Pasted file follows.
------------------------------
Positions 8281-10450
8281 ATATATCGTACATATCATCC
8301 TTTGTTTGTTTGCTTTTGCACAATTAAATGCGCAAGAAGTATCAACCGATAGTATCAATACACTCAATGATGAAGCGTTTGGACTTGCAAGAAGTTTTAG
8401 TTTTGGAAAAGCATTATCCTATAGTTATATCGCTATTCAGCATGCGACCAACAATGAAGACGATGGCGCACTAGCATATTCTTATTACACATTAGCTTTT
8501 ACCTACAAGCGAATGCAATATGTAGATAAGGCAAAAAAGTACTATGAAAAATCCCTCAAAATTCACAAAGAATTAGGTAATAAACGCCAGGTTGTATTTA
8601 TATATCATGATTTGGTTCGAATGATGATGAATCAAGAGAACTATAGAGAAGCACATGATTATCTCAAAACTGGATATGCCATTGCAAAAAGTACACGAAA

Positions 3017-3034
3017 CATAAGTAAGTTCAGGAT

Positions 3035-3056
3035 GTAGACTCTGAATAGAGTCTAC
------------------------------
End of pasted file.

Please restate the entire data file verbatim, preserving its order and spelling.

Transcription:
Positions 8281-10450
8281 ATATATCGTACATATCATCC
8301 TTTGTTTGTTTGCTTTTGCACAATTAAATGCGCAAGAAGTATCAACCGATAGTATCAATACACTCAATGATGAAGCGTTTGGACTTGCAAGAAGTTTTAG
8401 TTTTGGAAAAGCATTATCCTATAGTTATATCGCTATTCAGCATGCGACCAACAATGAAGACGATGGCGCACTAGCATATTCTTATTACACATTAGCTTTT
8501 ACCTACAAGCGAATGCAATATGTAGATAAGGCAAAAAAGTACTATGAAAAATCCCTCAAAATTCACAAAGAATTAGGTAATAAACGCCAGGTTGTATTTA
8601 TATATCATGATTTGGTTCGAATGATGATGAATCAAGAGAACTATAGAGAAGCACATGATTATCTCAAAACTGGATATGCCATTGCAAAAAGTACACGAAA

Positions 3017-3034
3017 CATAAGTAAGTTCAGGAT

Positions 3035-3056
3035 GTAGACTCTGAATAGAGTCTAC